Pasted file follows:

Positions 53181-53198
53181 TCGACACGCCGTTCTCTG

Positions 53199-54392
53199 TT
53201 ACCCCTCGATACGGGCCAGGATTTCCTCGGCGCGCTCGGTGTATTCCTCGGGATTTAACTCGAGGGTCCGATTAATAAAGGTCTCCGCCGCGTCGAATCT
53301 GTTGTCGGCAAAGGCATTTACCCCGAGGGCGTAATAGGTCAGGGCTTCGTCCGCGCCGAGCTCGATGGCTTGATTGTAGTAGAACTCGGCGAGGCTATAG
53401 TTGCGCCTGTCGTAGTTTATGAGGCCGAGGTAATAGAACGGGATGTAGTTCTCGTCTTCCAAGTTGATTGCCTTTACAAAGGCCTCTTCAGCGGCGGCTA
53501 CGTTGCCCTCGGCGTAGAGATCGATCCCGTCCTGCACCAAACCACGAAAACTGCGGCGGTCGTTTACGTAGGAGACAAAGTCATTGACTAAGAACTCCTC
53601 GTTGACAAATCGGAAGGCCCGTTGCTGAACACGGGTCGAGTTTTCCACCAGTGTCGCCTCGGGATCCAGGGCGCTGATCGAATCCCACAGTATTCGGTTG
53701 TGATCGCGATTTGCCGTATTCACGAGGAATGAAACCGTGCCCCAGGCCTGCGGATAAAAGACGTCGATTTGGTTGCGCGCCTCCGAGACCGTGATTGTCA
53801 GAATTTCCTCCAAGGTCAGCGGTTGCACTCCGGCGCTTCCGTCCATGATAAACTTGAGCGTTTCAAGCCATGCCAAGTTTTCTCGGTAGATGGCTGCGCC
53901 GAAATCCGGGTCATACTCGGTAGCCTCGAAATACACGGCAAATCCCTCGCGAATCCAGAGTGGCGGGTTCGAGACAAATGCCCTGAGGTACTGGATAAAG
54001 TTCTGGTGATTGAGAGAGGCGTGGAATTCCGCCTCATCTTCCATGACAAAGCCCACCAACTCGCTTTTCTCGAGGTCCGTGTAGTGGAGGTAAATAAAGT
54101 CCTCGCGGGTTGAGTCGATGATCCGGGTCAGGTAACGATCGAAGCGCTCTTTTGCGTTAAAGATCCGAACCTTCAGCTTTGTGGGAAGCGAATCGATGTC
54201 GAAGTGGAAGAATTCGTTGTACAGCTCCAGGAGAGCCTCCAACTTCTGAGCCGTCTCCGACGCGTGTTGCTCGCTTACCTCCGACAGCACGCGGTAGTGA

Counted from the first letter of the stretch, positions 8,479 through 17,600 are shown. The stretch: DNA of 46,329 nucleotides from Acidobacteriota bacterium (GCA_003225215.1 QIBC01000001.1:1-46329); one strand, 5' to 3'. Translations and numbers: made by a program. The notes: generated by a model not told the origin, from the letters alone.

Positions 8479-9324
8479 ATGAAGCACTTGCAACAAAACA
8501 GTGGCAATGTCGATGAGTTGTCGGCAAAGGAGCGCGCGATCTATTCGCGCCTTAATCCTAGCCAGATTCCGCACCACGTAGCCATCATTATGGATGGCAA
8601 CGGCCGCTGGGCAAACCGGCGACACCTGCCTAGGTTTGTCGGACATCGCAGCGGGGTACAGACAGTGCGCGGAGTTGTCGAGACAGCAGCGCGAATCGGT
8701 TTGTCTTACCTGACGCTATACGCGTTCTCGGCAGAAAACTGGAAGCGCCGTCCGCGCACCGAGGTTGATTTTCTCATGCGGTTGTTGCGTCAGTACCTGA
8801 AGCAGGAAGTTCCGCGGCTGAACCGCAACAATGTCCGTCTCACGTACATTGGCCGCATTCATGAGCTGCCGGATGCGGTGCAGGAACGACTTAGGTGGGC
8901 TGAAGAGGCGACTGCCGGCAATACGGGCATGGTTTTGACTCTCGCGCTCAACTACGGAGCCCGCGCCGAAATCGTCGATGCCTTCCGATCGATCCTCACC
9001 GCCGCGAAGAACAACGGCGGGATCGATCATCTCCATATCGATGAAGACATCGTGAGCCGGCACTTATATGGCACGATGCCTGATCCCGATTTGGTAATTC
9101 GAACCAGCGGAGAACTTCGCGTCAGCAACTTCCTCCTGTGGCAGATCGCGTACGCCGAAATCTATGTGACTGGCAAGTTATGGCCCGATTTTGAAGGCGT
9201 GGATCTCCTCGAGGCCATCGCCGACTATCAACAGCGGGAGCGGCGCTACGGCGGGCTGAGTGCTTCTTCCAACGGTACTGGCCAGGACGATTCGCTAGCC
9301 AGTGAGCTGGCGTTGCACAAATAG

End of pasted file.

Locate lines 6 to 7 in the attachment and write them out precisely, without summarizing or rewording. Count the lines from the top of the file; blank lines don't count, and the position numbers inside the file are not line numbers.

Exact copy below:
53301 GTTGTCGGCAAAGGCATTTACCCCGAGGGCGTAATAGGTCAGGGCTTCGTCCGCGCCGAGCTCGATGGCTTGATTGTAGTAGAACTCGGCGAGGCTATAG
53401 TTGCGCCTGTCGTAGTTTATGAGGCCGAGGTAATAGAACGGGATGTAGTTCTCGTCTTCCAAGTTGATTGCCTTTACAAAGGCCTCTTCAGCGGCGGCTA